I’ve always thought of the T-shirt as the Alpha and Omega of the fashion alphabet.
Having started a company that makes slogan tees, I began to wonder how this ubiquitous garment, worn by people of all persuasions around the world, came into being. So here you go – a brief history of the simple T-shirt.
What we now think of as the most effortless of wardrobe staples began life somewhere in the late 19th century having evolved from a single union suit, or what you and I would think of as long johns for the working man (and woman). In the extreme heat of summer, workers began to cut their union suits in two and thus, the undershirt was born.
They proved popular, and, from there, Bachelor Undershirts were first advertised in 1904 promising ‘No safety pins – no buttons – no needle – no thread”, aimed at single men lacking both wives and basic skills.
The US Navy then adopted the T-shirt as a staple that could be worn under uniforms with the uniform jacket being removed when working to keep it clean. Other branches of the armed forces, factory and agricultural workers soon followed suit.
Cheap, easily fitted, easy to clean and mend it was the choice for men and boys everywhere eventually becoming seen as casual clothing rather than underwear.
But it took until 1920 for the garment to be officially renamed when F. Scott Fitzgerald coined the phrase ‘T-shirt’ in his novel, This Side of Paradise,
“So early in September Amory, provided with ‘six suits summer underwear, six suits winter underwear, one sweater or T-shirt, one jersey, one overcoat, winter, etc,’ set out for New England, the land of schools.”
Many claim that a cover of Life magazine featuring a military T-shirt was the starting point in 1942 for all graphic tees, but that’s probably overstating it. By this stage, graphic tees were common amongst the military, sports teams and other organisations.
But then, with Brando and Dean - the OGs of the stand alone, plain white tee - the T-shirt became a bona fide symbol of rebellion and sex appeal. Underwear became outerwear in a statement of fashion intent. Of course, women began to blaze their own trail.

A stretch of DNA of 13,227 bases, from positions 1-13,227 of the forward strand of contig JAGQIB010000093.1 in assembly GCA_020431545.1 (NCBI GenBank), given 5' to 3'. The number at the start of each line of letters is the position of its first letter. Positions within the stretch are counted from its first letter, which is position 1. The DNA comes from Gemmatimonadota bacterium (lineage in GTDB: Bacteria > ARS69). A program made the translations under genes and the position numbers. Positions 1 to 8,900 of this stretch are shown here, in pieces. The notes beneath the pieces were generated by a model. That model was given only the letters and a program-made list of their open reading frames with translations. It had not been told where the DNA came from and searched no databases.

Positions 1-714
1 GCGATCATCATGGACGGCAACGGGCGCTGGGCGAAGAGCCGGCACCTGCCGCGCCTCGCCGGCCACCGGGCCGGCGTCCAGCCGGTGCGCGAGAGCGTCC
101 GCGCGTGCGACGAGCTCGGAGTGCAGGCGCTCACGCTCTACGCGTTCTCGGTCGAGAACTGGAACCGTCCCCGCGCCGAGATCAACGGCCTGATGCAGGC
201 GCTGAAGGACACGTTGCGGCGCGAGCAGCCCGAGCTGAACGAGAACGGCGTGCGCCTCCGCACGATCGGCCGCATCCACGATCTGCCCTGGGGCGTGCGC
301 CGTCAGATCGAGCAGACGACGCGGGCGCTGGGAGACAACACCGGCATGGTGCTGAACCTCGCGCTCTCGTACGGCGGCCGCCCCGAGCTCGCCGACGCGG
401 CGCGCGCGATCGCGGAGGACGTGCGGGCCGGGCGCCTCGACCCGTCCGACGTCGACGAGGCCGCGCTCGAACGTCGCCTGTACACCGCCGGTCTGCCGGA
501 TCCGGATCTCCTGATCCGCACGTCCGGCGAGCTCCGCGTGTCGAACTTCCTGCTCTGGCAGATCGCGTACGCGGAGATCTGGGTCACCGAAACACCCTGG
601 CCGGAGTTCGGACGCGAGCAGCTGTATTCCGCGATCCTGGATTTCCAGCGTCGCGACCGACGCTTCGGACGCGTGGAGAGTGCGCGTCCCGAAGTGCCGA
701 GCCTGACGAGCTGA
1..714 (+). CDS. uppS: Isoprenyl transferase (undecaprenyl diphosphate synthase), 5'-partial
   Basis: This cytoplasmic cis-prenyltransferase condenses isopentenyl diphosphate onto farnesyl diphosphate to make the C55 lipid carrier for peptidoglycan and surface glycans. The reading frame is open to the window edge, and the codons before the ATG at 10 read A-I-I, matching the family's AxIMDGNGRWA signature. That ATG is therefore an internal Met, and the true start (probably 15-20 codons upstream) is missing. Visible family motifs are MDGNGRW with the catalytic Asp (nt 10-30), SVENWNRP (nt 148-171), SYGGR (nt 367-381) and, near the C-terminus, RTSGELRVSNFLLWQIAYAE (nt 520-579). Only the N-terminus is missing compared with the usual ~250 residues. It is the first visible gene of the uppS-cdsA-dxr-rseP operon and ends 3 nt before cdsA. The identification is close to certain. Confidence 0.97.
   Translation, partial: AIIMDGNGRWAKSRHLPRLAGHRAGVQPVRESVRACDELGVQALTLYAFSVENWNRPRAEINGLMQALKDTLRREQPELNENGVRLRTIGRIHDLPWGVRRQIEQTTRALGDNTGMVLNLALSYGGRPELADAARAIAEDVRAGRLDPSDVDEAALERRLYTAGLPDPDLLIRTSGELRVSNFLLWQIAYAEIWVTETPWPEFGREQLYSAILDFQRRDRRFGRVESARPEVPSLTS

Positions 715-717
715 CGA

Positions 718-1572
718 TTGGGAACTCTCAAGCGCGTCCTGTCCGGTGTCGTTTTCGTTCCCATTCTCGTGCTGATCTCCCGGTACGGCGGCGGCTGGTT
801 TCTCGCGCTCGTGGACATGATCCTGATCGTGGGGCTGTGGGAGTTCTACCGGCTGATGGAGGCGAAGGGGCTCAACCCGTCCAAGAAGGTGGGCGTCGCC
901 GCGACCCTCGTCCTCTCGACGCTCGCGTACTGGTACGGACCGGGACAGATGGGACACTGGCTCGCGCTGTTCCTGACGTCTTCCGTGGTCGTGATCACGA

The popularity of T-shirts soared in the 50s and 60s and graphic tees became a platform for self-expression and protest and less of a walking advert for manufacturers. Teenage tie-dyers splashed a multi-coloured ‘Up Yours!’ over the buttoned-up conservatism of their parents. Innovations in printing, such as screenprinting meant that bold, bright tees could be mass produced.
The T-shirt has been a political platform for decades now, when Maria Grazia Chiuri sent her ‘We should all be feminists’ T-shirt down the Dior catwalk in 2016, she was following in the footsteps of British greats. Vivienne Westwood used it as a punk canvas in the 1970s and, in the 80s, Katharine Hamnett confronted Margaret Thatcher wearing a T-shirt as a political billboard. Lemonpeelers, please note that Dior’s £490 tee was produced in Mauritian sweatshops by women earning 62p an hour. Sometimes, the message is just wrong.
So, what’s the secret to the success of the T-shirt? Well, utility and comfort for sure, but a basic tee is also a blank canvas. There are no distractions with a T-shirt. You can project what you want onto it and it remains a key element of what’s quintessentially, casually cool.
Lemonpeel T-shirts are produced in limited quantities whilst guaranteeing ethical manufacture. Lemonpeel represents the slow fashion movement with small collections of beautifully designed, classic T-shirts made to love and to last.
So, no matter how you style it, casual or couture, the Lemonpeel T-shirt is a fashion staple that here to stay.